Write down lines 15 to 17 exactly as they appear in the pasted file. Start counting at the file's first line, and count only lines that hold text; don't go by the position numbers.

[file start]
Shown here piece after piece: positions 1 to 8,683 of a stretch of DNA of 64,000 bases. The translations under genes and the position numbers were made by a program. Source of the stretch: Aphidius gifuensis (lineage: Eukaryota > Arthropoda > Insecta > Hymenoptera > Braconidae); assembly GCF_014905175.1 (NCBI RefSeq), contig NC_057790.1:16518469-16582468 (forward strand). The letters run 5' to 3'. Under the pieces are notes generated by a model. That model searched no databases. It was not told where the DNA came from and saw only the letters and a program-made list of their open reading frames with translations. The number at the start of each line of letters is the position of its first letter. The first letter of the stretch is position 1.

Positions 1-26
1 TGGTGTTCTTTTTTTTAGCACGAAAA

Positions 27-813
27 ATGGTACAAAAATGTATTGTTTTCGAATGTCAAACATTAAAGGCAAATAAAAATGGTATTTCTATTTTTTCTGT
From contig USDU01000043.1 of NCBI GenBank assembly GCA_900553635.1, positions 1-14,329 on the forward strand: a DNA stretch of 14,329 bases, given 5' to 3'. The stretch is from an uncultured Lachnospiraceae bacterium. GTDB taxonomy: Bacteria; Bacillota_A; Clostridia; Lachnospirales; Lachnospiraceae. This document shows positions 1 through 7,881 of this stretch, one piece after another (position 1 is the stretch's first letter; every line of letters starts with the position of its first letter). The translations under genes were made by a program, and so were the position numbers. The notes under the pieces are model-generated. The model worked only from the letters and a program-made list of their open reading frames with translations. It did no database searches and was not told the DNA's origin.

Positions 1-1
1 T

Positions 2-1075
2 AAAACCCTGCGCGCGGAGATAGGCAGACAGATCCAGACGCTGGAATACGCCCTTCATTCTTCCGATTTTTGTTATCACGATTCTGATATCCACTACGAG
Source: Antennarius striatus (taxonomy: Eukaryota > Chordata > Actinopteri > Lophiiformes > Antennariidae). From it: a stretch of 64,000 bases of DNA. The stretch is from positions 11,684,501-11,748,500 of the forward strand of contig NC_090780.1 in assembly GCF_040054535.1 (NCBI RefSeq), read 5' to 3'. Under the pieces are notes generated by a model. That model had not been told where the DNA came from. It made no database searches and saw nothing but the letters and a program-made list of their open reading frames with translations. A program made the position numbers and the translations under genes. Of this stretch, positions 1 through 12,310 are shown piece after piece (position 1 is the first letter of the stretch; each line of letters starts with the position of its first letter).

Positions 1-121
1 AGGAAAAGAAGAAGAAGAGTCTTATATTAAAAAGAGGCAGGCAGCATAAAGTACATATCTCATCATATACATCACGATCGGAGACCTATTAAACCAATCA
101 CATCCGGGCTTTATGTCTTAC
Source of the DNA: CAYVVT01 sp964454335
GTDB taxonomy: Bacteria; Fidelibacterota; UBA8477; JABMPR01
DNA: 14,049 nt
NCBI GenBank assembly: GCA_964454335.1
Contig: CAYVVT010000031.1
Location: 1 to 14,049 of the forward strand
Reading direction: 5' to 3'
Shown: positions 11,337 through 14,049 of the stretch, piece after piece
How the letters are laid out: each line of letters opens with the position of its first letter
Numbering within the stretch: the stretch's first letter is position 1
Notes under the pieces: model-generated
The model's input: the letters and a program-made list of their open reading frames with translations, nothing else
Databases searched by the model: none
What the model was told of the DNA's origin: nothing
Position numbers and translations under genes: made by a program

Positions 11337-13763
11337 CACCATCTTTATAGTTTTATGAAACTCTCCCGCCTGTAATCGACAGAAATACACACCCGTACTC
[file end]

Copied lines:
Source of the DNA: CAYVVT01 sp964454335
GTDB taxonomy: Bacteria; Fidelibacterota; UBA8477; JABMPR01
DNA: 14,049 nt